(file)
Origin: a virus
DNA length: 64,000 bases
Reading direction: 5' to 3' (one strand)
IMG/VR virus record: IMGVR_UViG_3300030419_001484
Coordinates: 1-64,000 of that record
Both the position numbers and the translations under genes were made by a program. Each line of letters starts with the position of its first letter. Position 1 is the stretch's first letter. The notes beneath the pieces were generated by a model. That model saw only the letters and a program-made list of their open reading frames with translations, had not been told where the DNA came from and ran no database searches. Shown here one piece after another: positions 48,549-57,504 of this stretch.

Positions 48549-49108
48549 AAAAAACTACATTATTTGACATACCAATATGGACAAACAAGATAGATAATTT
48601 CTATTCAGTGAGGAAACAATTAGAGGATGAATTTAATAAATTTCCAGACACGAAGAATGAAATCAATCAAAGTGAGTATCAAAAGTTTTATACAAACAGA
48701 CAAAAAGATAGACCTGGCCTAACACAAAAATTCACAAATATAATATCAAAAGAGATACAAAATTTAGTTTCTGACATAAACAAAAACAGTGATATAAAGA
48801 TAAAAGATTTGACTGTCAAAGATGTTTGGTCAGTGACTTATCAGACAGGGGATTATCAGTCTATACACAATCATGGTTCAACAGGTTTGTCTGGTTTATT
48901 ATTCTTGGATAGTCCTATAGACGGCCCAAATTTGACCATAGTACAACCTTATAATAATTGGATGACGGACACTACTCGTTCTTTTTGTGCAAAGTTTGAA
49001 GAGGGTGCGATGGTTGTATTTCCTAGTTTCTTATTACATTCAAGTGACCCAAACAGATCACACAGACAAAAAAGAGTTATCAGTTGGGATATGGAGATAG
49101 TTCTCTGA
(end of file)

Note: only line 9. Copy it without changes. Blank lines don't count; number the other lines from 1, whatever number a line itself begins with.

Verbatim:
48601 CTATTCAGTGAGGAAACAATTAGAGGATGAATTTAATAAATTTCCAGACACGAAGAATGAAATCAATCAAAGTGAGTATCAAAAGTTTTATACAAACAGA